• Written by Ken Chitwood, Journalist-fellow, University of Southern California's Center for Religion and Civic Culture / Lecturer, Concordia College New York, University of Florida

Just days after the death of Abu Bakr al-Baghdadi[1] on Oct. 27, the Islamic State named Abu Ibrahim al-Hashimi al-Qurashi[2] as the new “caliph.”

In 2014, IS conquered vast swaths of Iraq and Syria[3] and declared itself to be the “caliphate.”

Defined and applied in different ways over the centuries, the fundamental idea behind the caliphate is the just ordering of society[4] according to the will of God.

The Islamic State’s caliphate was never widely recognized among the global Muslim community and no longer has significant territory. But the Islamic State still uses the history of the caliphate to push their claims.

As a scholar of global Islam[5], every time I teach my “Introduction to Islam” class, questions about the caliphate come up, in part because of IS’s claims.

Caliph conundrums

The leader of a caliphate is called the caliph, meaning deputy or representative. All caliphs are believed to be the successor to Prophet Muhammad. Muhammad was not a caliph; according to the Quran[6] he was the last and greatest of the prophets.

That means no one can replace Muhammad as the messenger of God. The caliph, for example, is not always seen as holding special spiritual authority. But he is meant to preside over the caliphate in the absence of Muhammad.

The debate over who was the rightful representative of the prophet began immediately after his death. While the majority supported Abu Bakr[7] – one of the prophet’s closest companions – a minority opted for his young son-in-law and cousin, Ali.

Abu Bakr’s supporters would come to be known as Sunni Muslims[8], who believe that Muhammad did not leave instructions regarding his successor. Those who felt Ali was appointed by the prophet to be the political and spiritual leader of the fledgling Muslim community became known as Shiite Muslims.

Abu Bakr was the first caliph and Ali the fourth.

The second and third caliphs were Umar and Uthman[9]. Under Umar, the caliphate expanded to include many regions of the world such as the lands of the former Byzantine and Sassanian empires in Asia Minor, Persia and Central Asia. Uthman is credited with compiling the Quran.

That al-Baghdadi adopted the name of the first caliph was no coincidence. Together, Sunni Muslims call the first four caliphs the Rashidun, or the “Rightly Guided Caliphs,”[10] because they were close companions or relations of Muhammad. They are also believed to be extraordinarily pious. This period lasted about 30 years.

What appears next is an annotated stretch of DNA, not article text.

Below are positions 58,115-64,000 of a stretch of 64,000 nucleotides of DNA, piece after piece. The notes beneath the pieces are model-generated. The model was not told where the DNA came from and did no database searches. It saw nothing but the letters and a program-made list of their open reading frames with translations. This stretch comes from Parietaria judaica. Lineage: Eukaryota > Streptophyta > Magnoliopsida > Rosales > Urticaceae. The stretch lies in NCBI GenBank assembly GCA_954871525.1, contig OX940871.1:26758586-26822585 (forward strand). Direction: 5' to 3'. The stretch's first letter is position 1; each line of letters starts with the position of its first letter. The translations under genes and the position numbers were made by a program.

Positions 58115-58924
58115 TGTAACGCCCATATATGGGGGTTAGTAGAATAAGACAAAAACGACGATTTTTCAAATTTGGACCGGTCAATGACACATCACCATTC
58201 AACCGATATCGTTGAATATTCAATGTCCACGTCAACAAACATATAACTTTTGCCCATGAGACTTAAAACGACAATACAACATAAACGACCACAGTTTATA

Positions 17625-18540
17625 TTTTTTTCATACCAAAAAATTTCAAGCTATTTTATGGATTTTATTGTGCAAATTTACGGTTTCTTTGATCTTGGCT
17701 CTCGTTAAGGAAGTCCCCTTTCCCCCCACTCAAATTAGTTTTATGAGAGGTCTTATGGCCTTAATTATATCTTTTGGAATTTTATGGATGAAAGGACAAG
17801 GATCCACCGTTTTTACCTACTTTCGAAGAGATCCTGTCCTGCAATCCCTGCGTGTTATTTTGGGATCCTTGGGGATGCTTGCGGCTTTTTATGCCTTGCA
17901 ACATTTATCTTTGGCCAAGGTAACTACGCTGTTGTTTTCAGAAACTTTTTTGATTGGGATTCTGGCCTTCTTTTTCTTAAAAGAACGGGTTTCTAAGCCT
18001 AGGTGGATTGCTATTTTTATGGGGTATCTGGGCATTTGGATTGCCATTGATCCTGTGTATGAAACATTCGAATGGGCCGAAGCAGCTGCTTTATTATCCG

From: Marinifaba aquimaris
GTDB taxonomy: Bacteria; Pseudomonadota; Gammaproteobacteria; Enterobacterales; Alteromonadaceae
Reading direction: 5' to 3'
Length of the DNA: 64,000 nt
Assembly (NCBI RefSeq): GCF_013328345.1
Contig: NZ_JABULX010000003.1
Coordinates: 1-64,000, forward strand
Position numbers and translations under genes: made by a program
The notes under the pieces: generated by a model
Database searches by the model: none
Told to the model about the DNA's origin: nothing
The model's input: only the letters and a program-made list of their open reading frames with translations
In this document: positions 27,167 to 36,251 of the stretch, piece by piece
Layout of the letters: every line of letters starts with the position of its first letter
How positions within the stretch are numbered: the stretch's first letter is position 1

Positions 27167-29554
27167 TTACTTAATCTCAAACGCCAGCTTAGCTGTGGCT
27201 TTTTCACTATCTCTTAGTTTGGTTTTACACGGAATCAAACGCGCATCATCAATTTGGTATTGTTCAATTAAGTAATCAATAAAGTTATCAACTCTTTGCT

The complex history of the caliphate

After rebels assassinated Uthman in A.D. 656, Ali was elected caliph. However, a civil war soon broke out between Ali and Muʿawiya ibn Abi Sufyan. The civil war ended in Sufyan’s victory and the formation of the Umayyad caliphate in A.D. 661.

The Umayyad dynasty lasted 89 years[11].

The Abbasid dynasty descended from Muhammad’s uncle, Abbas ibn Abdul-Muttalib, and succeeded the Umayyads.

These two caliphates oversaw the continuing expansion of the empire. Under them architecture, the arts and sciences flourished[12].

For example, the “Dome of the Rock,” a shrine in the Old City of Jerusalem, was built under an Umayyad caliph as a monument[13] to the rising supremacy of their empire.

The Grand Library of Baghdad, also known as the “House of Wisdom,” was supported by Abbasid patronage. The “House of Wisdom” is credited with being a center of translation, scientific study and academic exchange. This period of flourishing, from the eighth to the 14th century, is often referred to as the “Islamic Golden Age[14].”

What is a caliph? The Islamic State tries to boost its legitimacy by hijacking a historic institution Dome of The Rock, in Jerusalem. Ray in Manila, CC BY[15][16]

Both before and after the fall of the Abbasids in A.D. 1258, a succession of various empires made overlapping and competing claims[17] to the caliphate. These included the Mamluks of Cairo and the Umayyads in Cordóba, Spain.

In 1517, the Turkish Ottomans amassed enough land and power throughout Asia Minor, North Africa, the Arabian Peninsula and Eastern Europe to claim the title “caliphate.” Ottoman sultans, however, were not universally recognized as caliphs. Many Muslims believe[18] that the caliphate effectively ended after the Mongol conquest of Abbasid Baghdad in A.D. 1258.

Nonetheless, the Ottomans effectively held on to that title until 1924, when the Turkish nationalist and secularist Kemal Ataturk abolished the caliphate[19].

Resurrecting the caliphate?

The idea of the caliphate, which the Islamic State has forcefully promoted, recalls a time and a place when Islamic states flourished politically, economically and socially. It also summons up a spiritual vision of a supposedly more devout and dedicated Muslim community than exists today.

Other modern-day Islamists have called for a resurrection of the caliphate,[20] or at least its ideals, as a way to recapture the vibrancy of the past. However, only violent extremist groups such as al-Qaida or the Islamic State have tried to make it a tangible reality.

Killing al-Baghdadi has not quashed the Islamic State’s version of the caliphate. The idea lives on and continues to motivate[21] its members in enclaves across the globe. It is worth mentioning that the name of their new caliph is an honorific title for a member of Prophet Muhammad’s family – “al-Qurashi.” This prophetic lineage is one more way IS is trying to resurrect the history of the caliphate for its destructive purposes.

[ Expertise in your inbox. Sign up for The Conversation’s newsletter and get a digest of academic takes on today’s news, every day.[22] ]


  1. ^ death of Abu Bakr al-Baghdadi (
  2. ^ Abu Ibrahim al-Hashimi al-Qurashi (
  3. ^ IS conquered vast swaths of Iraq and Syria (
  4. ^ just ordering of society (
  5. ^ a scholar of global Islam (
  6. ^ according to the Quran (
  7. ^ While the majority supported Abu Bakr (
  8. ^ Sunni Muslims (